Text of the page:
Many people in debt are hesitant to file for bankruptcy, fearing that doing so will ruin their credit. While bankruptcy does hurt your credit temporarily, there are still ways you can recover.
With your debts discharged, you can finally silence creditors for good and start building wealth again with a clean slate. Here’s more on how bankruptcy can impact your credit and ways you can improve it after filing.
To build healthy credit, you must have a good payment history. Your credit score begins to suffer when you continuously fall behind on payments. If you still can’t get ahead and decide to file for bankruptcy, your credit takes a more sustained hit, since you state that you will not be making the payments you agreed to.
Bankruptcy impacts everyone’s credit differently. If you already have bad credit when you file for bankruptcy, you might see a more significant impact on your credit score compared to those who file with good credit.
Additionally, the impact on your credit depends on the type of bankruptcy you file. A chapter 7 bankruptcy remains on a credit report for ten years, and a chapter 13 bankruptcy stays on your report for seven—but don’t let that alarm you.
Although your bankruptcy remains on your credit report, you’ll finally be able to stay current on your bills since you’re no longer in debt. Choosing not to file for bankruptcy could actually cause more damage to your credit in the long run.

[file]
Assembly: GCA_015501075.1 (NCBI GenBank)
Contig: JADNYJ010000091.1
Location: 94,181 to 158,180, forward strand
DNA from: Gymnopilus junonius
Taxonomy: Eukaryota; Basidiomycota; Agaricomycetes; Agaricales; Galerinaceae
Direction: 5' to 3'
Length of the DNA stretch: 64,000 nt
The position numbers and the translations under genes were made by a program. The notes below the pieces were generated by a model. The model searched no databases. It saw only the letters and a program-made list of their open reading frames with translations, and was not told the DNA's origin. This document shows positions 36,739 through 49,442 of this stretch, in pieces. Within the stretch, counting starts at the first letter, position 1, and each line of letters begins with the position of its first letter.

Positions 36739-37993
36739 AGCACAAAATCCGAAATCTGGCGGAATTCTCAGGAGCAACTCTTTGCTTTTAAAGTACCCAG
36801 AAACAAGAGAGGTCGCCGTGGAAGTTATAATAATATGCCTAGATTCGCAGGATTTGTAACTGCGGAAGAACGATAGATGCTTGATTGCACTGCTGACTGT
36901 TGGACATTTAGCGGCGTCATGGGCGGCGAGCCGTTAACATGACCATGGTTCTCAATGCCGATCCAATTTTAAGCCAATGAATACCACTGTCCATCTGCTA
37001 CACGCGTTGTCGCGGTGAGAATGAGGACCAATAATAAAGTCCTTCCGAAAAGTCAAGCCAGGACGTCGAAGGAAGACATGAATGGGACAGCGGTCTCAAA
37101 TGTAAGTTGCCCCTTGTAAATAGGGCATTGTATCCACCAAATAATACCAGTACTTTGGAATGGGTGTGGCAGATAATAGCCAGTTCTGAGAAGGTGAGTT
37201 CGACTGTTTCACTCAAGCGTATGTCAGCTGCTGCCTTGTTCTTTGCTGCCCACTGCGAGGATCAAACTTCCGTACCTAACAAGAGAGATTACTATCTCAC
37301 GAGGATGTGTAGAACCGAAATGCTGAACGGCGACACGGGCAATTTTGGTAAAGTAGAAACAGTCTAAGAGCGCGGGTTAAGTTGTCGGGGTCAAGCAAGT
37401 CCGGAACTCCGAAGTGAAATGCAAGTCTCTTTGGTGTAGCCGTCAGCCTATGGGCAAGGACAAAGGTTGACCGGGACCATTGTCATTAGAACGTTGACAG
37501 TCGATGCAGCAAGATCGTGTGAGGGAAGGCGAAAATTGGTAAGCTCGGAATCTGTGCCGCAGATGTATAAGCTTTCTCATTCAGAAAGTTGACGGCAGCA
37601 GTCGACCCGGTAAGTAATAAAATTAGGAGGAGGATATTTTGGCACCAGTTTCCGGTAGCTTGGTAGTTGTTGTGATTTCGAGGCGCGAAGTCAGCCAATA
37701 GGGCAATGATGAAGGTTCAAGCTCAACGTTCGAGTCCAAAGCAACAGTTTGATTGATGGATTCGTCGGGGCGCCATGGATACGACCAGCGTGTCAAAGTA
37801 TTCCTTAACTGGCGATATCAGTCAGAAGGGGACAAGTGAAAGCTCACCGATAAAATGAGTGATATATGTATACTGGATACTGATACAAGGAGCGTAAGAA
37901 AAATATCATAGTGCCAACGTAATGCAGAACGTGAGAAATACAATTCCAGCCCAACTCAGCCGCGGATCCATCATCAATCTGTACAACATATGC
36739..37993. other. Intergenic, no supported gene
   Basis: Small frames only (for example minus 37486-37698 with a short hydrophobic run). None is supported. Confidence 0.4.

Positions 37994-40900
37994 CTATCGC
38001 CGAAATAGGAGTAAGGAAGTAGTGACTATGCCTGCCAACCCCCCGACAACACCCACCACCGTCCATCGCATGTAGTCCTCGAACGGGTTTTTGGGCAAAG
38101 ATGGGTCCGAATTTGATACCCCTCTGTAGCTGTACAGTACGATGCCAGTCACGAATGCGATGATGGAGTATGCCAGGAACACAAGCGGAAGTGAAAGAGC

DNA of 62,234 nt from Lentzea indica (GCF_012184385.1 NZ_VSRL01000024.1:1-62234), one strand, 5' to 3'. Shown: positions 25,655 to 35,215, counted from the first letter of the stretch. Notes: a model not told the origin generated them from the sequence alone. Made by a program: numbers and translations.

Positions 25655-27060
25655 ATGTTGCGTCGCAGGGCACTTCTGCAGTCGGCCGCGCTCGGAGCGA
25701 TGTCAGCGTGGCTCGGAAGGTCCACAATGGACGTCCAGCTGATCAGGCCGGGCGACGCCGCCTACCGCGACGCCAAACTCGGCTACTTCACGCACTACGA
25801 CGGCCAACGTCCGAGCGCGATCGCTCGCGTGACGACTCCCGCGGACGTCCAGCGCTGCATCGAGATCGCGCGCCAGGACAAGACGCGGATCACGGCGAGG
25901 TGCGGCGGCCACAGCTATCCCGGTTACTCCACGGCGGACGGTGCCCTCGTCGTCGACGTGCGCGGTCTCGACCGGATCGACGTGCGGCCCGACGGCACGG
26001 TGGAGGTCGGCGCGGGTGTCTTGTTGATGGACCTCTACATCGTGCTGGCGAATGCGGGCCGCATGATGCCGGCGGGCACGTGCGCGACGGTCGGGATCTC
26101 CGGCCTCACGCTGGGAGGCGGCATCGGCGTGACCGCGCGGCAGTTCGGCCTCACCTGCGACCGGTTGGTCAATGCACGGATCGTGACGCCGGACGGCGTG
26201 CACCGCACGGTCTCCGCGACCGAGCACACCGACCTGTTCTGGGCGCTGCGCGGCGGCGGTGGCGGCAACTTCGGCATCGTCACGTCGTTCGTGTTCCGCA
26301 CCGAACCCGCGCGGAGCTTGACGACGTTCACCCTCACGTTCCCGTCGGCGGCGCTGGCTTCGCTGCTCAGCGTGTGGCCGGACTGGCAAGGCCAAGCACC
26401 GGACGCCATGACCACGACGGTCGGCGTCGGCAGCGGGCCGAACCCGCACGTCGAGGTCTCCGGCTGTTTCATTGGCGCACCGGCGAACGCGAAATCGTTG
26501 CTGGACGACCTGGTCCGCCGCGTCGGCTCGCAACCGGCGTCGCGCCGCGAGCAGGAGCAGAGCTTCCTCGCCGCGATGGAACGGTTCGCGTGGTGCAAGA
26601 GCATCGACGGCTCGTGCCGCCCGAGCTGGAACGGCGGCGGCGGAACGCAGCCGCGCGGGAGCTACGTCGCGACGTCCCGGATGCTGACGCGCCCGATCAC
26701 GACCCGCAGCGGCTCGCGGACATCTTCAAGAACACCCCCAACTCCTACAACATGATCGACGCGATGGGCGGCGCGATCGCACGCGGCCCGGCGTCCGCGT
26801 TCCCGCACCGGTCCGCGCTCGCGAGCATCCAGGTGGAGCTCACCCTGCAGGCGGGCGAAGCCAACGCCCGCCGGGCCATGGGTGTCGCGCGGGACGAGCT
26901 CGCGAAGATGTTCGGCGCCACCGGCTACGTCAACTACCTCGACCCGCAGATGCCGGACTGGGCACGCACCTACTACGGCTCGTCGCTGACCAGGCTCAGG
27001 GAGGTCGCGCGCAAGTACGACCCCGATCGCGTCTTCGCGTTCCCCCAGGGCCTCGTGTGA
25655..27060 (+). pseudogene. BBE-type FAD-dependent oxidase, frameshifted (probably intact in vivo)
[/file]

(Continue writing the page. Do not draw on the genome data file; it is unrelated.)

Although you might be concerned about your credit after filing for bankruptcy, all is not lost. There are several ways you can recover from bankruptcy, including the following:
To ensure that you’re making progress on rebuilding your credit score, you should check on it periodically. Further, it’s wise to check your credit report to understand the factors determining your overall credit score.
This helps you to be more strategic when improving your credit score by focusing on the things that work and eliminating what doesn’t. Additionally, when you regularly check your credit report, you can easily identify errors that may indicate theft.
If you want to rebuild credit after your bankruptcy, it’s vital that you identify the reasons why you had to file in the first place. There’s a common myth that those who file for bankruptcy are financially irresponsible. However, anyone has the potential to find themselves in a financial crisis.
You might have overdue medical bills from a severe accident, or you lost your job. Whatever the case may be, it’s important to ensure you always have an emergency fund at your disposal to help cover unexpected bills. An emergency fund also prevents you from opening new lines of credit or overusing your current credit card, both of which can negatively affect your score.
As mentioned above, past-due payments are one of the driving factors that make up your credit score. In fact, payment history accounts for 35% of your FICO score. That’s why it’s crucial to make payments on time if you want to see a significant improvement in your overall credit.
Another great way to rebuild your credit after bankruptcy is by acquiring a secured credit card. A secured credit card requires an upfront deposit equal to your credit limit. For example, if you have a credit limit of $1,000, you will make a $1,000 cash deposit to acquire the card. This money reimburses your lender if you fail to make payments.
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